So, before the billable hour became popular for thousands of years, it was popular to do attorney work through flat fee and alternative billing. And so, we’re trying to return to some of that tradition and we’re trying to teach people that you can offer different combinations of types of pricing models. You can do a subscription model, you can do a flat fee, you can do a sliding scale model and you can make these pricing models work and make your business profitable. Another huge one for our attorneys and this is a real eye-opening moment when they get it. You can see the aha moment. Is this concept of commoditizing a legal practice.
Rocky Dhir: This is interesting. So, I’ve never heard this term. Let’s do this, Joshua, because this sounds like a great moment for us to take a break, hear from our sponsors and then come back and talk about this concept of commoditizing a legal matter. Okay, I’m fascinated, but hang on. Let’s hear from our sponsors and we’re going to come back and exactly get into what you mean. We’ll be right back.
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And we are back with Joshua Weaver talking about TOJI and its remarkable work in trying to help redefine how we lawyers might structure our businesses. Just before the ad break, we talked about – well, actually Joshua brought up this idea of commoditizing a legal matter. So, Joshua, tell us what that means. I have to confess, I’ve never heard that.
Joshua Weaver: Yeah, so, you’re not alone. I had never thought about this and I’m embarrassed to say because I come from a tech background, right? So, before becoming an attorney, all I did was commoditized business models. I just wasn’t really thinking about it. I wasn’t engaged with it at that time and have the same awareness. But simply put attorneys are accustomed to whether it’s billable hour or contingency fee. We are accustomed to the idea that if you’re not actively working, if you’re not billing, then you aren’t earning money, right? And so, the structure — you can even see this in the structure of a traditional law firm, right? Because you only make money when you bill, what do you have to do in order to earn money when you’re not working? Well, you have to hire a bunch of associates. You have to have the associate’s billing so that you can catch some shut-eye, go on vacation and so be able to earn money.
Rocky Dhir: It’s like a labor-based model, we’ve got people working.
Joshua Weaver: So, the commoditization of law refers to figuring out ways to turn Legal Services into what I would call widgets, right? And so, instead of only earning money when you are actively doing something on the case, you design a product, right? And by designing a product, you are turning yourself into a widget seller and guess what, you can sell widgets while you’re sleeping, right? So, it’s revolutionary to how you think about the business model. All right, so that’s pretty abstract. Let me make it super concrete.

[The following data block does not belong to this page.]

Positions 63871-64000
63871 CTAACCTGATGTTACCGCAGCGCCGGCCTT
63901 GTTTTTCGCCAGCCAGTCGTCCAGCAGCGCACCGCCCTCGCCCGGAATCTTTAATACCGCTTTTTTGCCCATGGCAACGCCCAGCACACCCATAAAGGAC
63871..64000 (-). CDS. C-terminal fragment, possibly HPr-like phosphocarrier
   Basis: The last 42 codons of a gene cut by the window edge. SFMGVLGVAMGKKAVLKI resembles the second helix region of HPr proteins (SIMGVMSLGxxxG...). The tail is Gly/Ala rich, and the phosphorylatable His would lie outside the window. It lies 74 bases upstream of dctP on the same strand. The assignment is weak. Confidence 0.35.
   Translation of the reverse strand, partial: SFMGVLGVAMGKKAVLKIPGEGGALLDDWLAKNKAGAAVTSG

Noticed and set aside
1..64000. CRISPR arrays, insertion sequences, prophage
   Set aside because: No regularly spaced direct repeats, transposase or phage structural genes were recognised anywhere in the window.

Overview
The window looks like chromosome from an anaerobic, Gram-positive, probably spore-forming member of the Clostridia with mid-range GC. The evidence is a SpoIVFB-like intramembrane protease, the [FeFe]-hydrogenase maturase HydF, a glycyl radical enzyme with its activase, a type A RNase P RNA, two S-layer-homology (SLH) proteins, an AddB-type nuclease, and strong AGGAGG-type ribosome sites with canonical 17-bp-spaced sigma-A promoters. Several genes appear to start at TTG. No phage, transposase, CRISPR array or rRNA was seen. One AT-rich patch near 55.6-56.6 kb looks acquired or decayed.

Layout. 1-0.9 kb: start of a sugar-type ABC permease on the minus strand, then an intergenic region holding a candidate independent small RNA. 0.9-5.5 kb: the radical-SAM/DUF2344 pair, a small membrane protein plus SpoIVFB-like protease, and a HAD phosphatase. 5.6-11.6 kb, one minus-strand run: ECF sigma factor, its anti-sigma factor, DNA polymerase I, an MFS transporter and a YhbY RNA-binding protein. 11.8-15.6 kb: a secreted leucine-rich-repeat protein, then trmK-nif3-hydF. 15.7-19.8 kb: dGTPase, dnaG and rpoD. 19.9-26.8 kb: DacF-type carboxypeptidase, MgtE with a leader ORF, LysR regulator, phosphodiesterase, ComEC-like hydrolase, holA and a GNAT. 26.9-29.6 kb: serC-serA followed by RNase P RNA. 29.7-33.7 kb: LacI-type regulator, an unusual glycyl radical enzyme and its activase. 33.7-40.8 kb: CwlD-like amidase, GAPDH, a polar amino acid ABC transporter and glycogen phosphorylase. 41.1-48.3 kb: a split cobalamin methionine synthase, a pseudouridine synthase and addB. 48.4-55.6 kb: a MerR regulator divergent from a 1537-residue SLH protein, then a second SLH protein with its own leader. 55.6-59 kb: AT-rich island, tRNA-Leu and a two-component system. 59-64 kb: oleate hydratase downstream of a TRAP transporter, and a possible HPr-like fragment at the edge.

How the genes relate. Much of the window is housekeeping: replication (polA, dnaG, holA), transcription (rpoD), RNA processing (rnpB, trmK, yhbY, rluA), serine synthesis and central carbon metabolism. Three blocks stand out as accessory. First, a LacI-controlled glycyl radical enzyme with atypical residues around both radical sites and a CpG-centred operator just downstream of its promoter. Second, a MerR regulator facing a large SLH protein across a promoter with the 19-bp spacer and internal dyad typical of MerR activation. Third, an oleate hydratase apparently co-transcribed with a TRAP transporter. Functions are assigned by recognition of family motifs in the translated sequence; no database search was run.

Rocky Dhir: Yes, please. Because I’m not that smart. I can’t figure out what you mean.
Joshua Weaver: I don’t believe that is true. You seem like a smart guy. But to make it concrete, out in California we have a very innovative company. I think a lot of people at this point have heard of Erin’s Company, Hello Divorce, right? And the concept of Hello Divorce is it shouldn’t cost $15,000, $20,000 to get a simple divorce. So, what did they done? They have commoditized that legal service. They have turned it into an automated document generating process and they’ve drastically slashed the prices of getting a divorce through their service.
Now, I don’t have any particular affiliation with Erin or with Hello Divorce, but it’s a great example of what it looks like to think about turning a legal service into a legal product and there’s a lot of other opportunities for this. So, when we talk about this within the TOJI cohort, you’ll see these light bulbs turning on and people will start saying, well, what if we were to commodities parking tickets or landlord-tenant disputes or creditor debtor disputes. There so many areas within the law where a combination of automation and commoditization offer opportunities for people to adjust and pivot their business model in ways so that not only is the thing that they are selling much, much, much more affordable for the general public, but they can also get away from that service labor model where you’re only earning money if you’re actively billing.